Thursday, October 8, 2009

Smitty's Market (8/10) - 208 S Commerce St Lockhart, TX 78644


After an unforgettable abridged meal at City Market in Luling, Matt and I drove back north towards Lockhart, Texas - a city that was declared the Barbecue Capital of Texas by the Texas Legislature.  There are three main restaurants in Lockhart -- Smitty's Market, Black's Barbecue, and Kreuz's Market -- and the rivalries' intensity is always personal and intense.  Smitty's used to be called Kreuz's until half the Schmidt family decided to split and open their own establishment half a mile down the road.  The new location is called Kreuz's and the old was renamed Smitty's.   Each of the three locations keeps tabs on the other and tries to sell itself on unique attributes dissimilar to its competition.

The front entrance of Smitty's was closed so we had to enter through the back -- one will notice an enormous stock pile of oak wood to the right when entering the restaurant.  The room you enter is where the meat is smoked and sold.    As we walked in, Matt and I had to carefully navigate our way to the counter otherwise we could have stepped directly into a lit pile of logs that was being used to smoke the meat.  The continuous heat around the logs is so intense that the brick walls above the smokers are in the process of melting.  It seriously doesn't get more authentic and legit than that.    

To help illustrate the layout of the restaurant, I have enclosed a brief montage from another patrons visit to Smitty's that will also hopefully bring out some serious barbecue cravings for its viewers.


Matt and I ordered a quarter pound of ribs and brisket as well as a link of Smitty's sausage, and headed into the main dining room.  We first tried the brisket and it had a really solid smoked flavor.  In most other cities, Smitty's would most likely reign supreme -- but in the Barbecue Capital of Texas, we were looking for incredible flavored beef.  Both of our greatest criticisms of the meat was that the brisket was cut too thick.
We grabbed the bottle of Smitty's sauce to sample it with the meat to realize that it tasted identical to Texas Pete Hot Sauce.  Hot sauce and beef make a poor combination.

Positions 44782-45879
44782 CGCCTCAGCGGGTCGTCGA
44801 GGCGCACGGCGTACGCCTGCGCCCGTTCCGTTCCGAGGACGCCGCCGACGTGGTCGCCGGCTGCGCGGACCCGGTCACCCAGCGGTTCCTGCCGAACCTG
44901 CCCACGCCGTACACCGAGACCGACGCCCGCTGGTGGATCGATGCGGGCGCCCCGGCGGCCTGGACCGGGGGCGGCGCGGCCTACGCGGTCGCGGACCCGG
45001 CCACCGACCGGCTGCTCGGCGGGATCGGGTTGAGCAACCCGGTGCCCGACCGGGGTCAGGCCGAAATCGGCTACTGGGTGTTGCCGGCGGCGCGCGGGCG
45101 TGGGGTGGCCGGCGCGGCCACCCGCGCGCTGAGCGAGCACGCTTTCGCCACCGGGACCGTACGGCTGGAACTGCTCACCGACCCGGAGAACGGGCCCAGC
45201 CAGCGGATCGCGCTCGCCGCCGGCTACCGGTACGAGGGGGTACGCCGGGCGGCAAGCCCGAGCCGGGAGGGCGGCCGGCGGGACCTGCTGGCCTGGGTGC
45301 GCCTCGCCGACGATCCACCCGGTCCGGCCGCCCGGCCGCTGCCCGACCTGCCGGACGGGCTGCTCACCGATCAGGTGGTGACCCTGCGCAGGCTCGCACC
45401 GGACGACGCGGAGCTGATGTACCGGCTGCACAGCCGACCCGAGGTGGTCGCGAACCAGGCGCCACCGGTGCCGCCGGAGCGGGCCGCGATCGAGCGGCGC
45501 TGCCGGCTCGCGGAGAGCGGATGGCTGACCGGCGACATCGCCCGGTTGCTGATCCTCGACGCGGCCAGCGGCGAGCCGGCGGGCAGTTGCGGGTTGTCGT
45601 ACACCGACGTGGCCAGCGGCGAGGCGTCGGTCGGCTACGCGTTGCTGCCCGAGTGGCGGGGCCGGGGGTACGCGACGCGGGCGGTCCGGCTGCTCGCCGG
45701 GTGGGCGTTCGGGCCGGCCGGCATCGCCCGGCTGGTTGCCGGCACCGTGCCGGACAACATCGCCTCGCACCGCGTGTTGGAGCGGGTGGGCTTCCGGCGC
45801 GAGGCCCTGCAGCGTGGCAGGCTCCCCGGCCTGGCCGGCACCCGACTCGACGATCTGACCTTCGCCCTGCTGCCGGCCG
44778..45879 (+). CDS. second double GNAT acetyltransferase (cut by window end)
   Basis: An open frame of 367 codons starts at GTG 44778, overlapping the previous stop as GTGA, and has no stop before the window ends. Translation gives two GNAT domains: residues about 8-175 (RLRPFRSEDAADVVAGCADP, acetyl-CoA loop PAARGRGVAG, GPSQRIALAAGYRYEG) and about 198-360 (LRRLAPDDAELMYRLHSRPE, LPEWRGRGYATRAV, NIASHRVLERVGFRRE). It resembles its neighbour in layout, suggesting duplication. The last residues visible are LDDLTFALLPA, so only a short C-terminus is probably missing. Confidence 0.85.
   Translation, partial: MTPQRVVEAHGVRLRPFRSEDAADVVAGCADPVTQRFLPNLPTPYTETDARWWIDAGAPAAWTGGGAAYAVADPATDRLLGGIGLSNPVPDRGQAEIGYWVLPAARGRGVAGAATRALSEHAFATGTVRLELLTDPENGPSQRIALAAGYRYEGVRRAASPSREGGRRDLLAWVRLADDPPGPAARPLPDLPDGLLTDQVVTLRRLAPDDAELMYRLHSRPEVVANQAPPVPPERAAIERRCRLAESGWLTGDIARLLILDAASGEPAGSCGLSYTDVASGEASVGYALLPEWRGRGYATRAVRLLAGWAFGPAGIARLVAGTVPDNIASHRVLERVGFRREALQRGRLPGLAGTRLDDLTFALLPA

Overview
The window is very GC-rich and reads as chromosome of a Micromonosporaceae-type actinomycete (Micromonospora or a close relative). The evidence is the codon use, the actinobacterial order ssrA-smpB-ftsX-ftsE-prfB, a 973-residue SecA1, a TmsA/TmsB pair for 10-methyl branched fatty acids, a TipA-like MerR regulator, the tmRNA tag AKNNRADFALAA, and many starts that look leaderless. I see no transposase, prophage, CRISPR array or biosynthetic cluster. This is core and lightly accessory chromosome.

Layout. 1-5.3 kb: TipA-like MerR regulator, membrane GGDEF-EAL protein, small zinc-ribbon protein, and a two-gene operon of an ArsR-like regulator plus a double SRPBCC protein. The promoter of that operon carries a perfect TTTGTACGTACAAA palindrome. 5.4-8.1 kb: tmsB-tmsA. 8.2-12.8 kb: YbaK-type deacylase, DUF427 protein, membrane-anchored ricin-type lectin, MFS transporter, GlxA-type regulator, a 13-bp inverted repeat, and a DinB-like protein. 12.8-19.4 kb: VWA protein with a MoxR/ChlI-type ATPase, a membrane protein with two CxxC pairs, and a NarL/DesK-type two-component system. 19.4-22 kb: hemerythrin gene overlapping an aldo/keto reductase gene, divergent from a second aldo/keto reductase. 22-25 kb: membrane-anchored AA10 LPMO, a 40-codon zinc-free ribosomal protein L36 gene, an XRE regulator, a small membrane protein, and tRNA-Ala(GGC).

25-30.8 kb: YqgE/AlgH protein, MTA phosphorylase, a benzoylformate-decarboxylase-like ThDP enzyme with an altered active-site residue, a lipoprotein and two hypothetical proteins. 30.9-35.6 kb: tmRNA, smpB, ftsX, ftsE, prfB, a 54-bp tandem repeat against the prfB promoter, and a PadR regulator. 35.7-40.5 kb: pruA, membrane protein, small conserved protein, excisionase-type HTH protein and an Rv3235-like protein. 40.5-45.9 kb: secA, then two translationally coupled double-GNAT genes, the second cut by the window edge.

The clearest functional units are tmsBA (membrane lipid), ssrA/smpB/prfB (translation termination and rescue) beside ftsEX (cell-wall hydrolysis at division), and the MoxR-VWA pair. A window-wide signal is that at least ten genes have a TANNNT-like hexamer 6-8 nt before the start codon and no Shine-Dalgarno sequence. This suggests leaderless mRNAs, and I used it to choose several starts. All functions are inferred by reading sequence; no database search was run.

The ribs had a sweet flavor but the fat could have been rendered a little more to enhance the flavor and texture.  The sausage had a great flavor but the casing was really soft and hard to chew.  I bet another trip to Smitty's would produce a completely different experience -- for the better and most likely earning a 10/10 -- but we left a little disappointed in each of the three meats that we tried that day.

For overall experience including ambiance, I would have loved to give Smitty's a near perfect score.  I loved the uncovered burning logs, the effect of the heat on the brick walls, and watching the pitmasters carve meat behind the counter.  I would hope to incorporate a lot of Smitty's into my own restaurant if I had the flexibility to design one from scratch.

Smitty's Market on Urbanspoon

1 comment:

  1. that chopping block table and the knife set looks pretty cool, nice!

    ReplyDelete

Ratings and Reviews

In order to provide a consistent grading standard across each restaurant/region, I order a barbecue pork sandwich (and other meats/sides if a restaurant/region specializes in another specialty). In addition to comparing the quality of food, I will also take into consideration other intangibles (ambiance, atmosphere, service, authenticity, etc.) in my ratings as I deem appropriate.

Basically, a 10/10 represents an incredible meal, while a 6/10 score indicates a decent dining experience but a substantial number of dishes fell short of great. Lower scores indicate unpleasant experiences which I would most likely not even recommend to my worst enemy (Jonas Singer).

I reserve the right to continuously edit/update previous posts and to change rating scores as I see fit.